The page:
Another U.S. Government Struggle: Banning Toxic Chemicals

Bagolie Friedman Injury Lawyers
Get The Legal Guidance You Need to Take Back Your Life Today …Without Spending a Single Cent!
No Win – No Fee – No Risk
March 2023

Big Loss of Childcare Providers Post Pandemic

Before the pandemic, the number of child care providers in the U.S. was already declining. Three years later and the problem is worse. Between December 2019 and March 2021, over 8,800 child care centers closed, and almost 7,000 licensed family child care programs ended. Years of low wages and lack of benefits have resulted in severe staffing shortages for child care programs. And many child care providers that temporarily closed during the pandemic, or had to lay off staff members, have not had the financial resources to reopen. Some that remain struggle to provide a safe, healthy environment.

Another U.S. Government Struggle: Banning Toxic Chemicals

Did you know that asbestos, a toxic chemical, caused its first known death in 1906? Shockingly, court documents from the 1970s revealed that industry officials were well aware of the dangers since the 1930s, yet deliberately concealed this information from the public. Although asbestos mining was eventually halted in the US in 1983, it’s astonishing that this hazardous substance, along with countless other toxic chemicals, is still not banned in our country. A recent report uncovers a distressing history of failure by regulators and lawmakers, exposing the priorities of profit-hungry industry giants who put their employees’ and customers’ health at risk.

Industry Cripples EPA Efforts to Ban Toxic Chemicals

Data shows100 metric tons of asbestoswere imported to the U.S. for chlorine production.Asbestos is only one of many toxic substances that cause great harm and are banned by other countries but not in the United States. These chemicals include flame retardants that can damage fetal development and disrupt thyroid hormones and a degreaser that contaminated an entire neighborhood, causing a devastating number of cancer cases in children.So why are these chemicals still allowed and used in the United States? Anew investigation from ProPublicaexposes an ineffective, underfunded regulatory system that is more than happy to bow to industry pressure. Here’s how we’re losing the fight against toxic chemicals:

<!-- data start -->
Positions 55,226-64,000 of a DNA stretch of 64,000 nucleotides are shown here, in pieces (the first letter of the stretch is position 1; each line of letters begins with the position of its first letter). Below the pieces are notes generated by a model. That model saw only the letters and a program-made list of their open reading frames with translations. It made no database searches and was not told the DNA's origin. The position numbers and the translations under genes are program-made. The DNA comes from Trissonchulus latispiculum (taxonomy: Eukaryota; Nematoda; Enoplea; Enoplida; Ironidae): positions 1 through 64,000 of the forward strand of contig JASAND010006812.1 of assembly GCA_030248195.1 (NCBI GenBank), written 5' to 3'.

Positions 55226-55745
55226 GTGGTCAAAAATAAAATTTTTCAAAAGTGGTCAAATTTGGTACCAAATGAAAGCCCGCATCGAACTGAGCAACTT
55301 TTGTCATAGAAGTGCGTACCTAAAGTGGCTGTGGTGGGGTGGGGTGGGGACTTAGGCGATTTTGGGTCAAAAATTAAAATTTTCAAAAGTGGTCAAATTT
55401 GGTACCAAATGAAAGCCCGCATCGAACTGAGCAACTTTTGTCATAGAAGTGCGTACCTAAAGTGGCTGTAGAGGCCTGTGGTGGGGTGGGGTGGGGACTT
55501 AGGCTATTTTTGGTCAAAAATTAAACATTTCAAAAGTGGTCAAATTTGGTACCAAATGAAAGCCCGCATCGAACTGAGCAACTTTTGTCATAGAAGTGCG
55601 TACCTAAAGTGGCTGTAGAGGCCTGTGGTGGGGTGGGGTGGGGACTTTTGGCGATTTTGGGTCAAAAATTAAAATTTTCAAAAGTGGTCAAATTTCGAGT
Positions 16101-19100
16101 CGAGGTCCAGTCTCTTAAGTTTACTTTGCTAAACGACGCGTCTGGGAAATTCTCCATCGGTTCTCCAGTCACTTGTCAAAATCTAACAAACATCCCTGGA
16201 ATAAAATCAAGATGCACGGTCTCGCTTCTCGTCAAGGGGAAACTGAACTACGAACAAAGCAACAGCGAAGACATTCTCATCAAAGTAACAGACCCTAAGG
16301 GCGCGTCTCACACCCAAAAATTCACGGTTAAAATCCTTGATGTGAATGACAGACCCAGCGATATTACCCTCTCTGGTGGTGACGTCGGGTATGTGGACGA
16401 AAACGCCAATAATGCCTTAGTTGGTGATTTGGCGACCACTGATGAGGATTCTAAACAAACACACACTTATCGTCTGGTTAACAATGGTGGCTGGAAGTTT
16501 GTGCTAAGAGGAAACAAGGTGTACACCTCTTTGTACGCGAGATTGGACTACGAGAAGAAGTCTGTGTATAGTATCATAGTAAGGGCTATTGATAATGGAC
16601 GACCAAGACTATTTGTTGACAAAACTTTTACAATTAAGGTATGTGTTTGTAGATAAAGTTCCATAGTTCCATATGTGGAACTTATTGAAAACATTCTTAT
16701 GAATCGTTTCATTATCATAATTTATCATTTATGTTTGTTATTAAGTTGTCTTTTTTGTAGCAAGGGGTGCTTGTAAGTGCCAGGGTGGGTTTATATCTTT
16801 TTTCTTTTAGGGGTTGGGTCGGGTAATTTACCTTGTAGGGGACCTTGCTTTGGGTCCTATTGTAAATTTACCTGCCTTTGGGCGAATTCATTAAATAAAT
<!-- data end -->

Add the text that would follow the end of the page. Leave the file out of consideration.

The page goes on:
The Chemical Industry Helped Write the Toxic Substances Law

The Toxic Substances Control Act was first enacted in 1976 and gave the Environmental Protection Agency (EPA) the power to ban or restrict toxic chemicals. However, industry leaders wereclosely involvedin drafting the law, leading to lax oversight and over 60,000 potentially dangerous chemicals still on the market. The language of the law also required the EPA to always choose regulations that were the “least burdensome” to companies.

The EPA Employs Chemical Industry Insiders as Regulators

The EPA often hires scientists and top officials from the companies it regulates, which allows the industry to influence the agency’s science and regulatory powers. According to an investigation by the Chicago Tribune, one glaring example is the case of a toxicologist and lawyer hired by the EPA three separate times to help assess the risks of certain chemicals. Before joining the EPA, he worked for the companies that produced some of these chemicals and argued at one point that people could be safely exposed to a flame retardant at doses more than 500 times higher than the EPA standard. There are many more examples of this revolving door between industry and the EPA.



Asbestos was banned across the European Union by 2005, almost 20 years ago. 


Effects of Inhaled Asbestos Fibers

This video is a good primer on the dangers of long-term asbestos exposure.


You can reduce the risk of toxic substances in the ground or drinking water by disposing of household chemicals properly.